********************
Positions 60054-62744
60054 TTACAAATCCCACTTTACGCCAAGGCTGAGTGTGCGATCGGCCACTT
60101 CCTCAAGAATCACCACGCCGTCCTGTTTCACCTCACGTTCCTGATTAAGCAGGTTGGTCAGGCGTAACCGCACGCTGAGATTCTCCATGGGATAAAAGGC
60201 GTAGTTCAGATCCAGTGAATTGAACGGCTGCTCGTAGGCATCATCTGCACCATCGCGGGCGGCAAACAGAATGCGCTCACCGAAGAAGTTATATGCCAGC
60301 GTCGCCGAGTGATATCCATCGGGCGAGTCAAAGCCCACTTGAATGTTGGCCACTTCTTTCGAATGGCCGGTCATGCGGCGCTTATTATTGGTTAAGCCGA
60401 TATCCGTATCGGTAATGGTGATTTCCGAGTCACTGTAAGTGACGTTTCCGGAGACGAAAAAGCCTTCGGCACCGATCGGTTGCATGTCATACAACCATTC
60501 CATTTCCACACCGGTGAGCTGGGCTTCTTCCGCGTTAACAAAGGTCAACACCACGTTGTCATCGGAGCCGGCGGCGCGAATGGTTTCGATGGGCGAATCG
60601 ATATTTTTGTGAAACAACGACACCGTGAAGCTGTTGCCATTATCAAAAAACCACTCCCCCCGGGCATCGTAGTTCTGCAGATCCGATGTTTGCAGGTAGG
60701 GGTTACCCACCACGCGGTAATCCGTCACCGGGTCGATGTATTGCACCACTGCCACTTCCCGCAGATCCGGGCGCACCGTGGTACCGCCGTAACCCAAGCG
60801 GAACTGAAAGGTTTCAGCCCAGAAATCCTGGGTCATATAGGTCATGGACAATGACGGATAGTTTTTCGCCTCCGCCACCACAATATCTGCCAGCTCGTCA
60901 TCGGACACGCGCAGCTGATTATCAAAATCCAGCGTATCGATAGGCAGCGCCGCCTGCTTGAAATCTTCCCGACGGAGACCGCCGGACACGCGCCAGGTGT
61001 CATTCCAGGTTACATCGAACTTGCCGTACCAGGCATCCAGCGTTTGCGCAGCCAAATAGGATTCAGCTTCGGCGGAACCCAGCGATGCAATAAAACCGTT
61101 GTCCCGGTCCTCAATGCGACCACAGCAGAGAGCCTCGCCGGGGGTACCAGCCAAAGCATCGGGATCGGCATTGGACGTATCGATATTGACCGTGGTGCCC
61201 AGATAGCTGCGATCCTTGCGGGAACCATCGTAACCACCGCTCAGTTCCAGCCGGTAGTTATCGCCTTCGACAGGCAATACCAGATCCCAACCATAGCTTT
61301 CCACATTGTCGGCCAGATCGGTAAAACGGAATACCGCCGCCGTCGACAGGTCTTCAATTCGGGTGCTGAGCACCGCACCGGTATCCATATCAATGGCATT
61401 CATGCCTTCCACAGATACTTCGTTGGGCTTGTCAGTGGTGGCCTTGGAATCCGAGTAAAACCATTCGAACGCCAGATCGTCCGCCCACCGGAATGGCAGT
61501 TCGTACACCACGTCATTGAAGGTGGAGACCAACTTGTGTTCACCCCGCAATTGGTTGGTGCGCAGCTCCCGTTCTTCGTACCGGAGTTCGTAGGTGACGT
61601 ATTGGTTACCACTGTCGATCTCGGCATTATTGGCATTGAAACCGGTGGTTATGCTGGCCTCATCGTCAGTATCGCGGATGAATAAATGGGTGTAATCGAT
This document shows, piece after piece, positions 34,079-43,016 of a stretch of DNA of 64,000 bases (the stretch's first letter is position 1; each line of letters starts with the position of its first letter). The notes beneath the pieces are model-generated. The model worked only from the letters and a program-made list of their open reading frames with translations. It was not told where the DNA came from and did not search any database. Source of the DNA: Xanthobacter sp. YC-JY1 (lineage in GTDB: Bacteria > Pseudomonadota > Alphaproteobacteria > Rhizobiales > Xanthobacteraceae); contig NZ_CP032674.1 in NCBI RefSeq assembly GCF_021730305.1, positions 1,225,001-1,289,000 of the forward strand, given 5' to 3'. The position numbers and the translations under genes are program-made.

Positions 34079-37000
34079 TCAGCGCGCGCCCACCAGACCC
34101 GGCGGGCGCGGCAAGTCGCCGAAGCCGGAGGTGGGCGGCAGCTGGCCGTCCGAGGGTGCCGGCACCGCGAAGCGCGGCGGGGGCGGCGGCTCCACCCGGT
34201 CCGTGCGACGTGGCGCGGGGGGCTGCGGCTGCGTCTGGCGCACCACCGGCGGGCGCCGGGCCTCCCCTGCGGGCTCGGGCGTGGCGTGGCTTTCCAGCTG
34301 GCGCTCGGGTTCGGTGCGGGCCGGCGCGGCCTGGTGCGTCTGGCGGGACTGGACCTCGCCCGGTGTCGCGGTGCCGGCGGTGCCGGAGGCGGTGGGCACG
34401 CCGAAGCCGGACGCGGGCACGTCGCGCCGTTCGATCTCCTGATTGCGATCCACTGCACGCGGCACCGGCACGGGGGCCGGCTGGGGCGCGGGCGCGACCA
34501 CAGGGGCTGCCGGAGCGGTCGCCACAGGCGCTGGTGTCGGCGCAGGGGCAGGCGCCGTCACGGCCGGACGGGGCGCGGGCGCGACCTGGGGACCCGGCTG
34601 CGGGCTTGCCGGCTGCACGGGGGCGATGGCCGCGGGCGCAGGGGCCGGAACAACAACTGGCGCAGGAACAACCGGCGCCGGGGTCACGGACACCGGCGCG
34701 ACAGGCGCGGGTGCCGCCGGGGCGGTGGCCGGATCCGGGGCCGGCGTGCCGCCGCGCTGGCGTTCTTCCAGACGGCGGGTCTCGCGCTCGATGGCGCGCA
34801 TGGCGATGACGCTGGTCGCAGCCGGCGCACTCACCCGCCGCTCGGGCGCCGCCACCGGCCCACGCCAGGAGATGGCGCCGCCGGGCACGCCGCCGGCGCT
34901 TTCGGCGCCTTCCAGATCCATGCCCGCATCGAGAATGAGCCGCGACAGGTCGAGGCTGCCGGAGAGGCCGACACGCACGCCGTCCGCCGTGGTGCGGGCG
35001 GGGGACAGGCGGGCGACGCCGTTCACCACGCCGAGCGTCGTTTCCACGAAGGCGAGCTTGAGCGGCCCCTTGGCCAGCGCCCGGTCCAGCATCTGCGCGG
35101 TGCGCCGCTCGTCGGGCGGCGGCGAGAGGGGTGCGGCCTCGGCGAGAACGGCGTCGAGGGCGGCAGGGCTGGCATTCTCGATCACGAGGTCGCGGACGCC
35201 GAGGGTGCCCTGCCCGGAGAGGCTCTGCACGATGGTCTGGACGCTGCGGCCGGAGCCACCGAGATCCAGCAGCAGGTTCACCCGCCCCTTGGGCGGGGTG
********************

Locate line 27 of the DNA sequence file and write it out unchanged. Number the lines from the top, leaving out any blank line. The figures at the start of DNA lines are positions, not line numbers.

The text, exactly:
34601 CGGGCTTGCCGGCTGCACGGGGGCGATGGCCGCGGGCGCAGGGGCCGGAACAACAACTGGCGCAGGAACAACCGGCGCCGGGGTCACGGACACCGGCGCG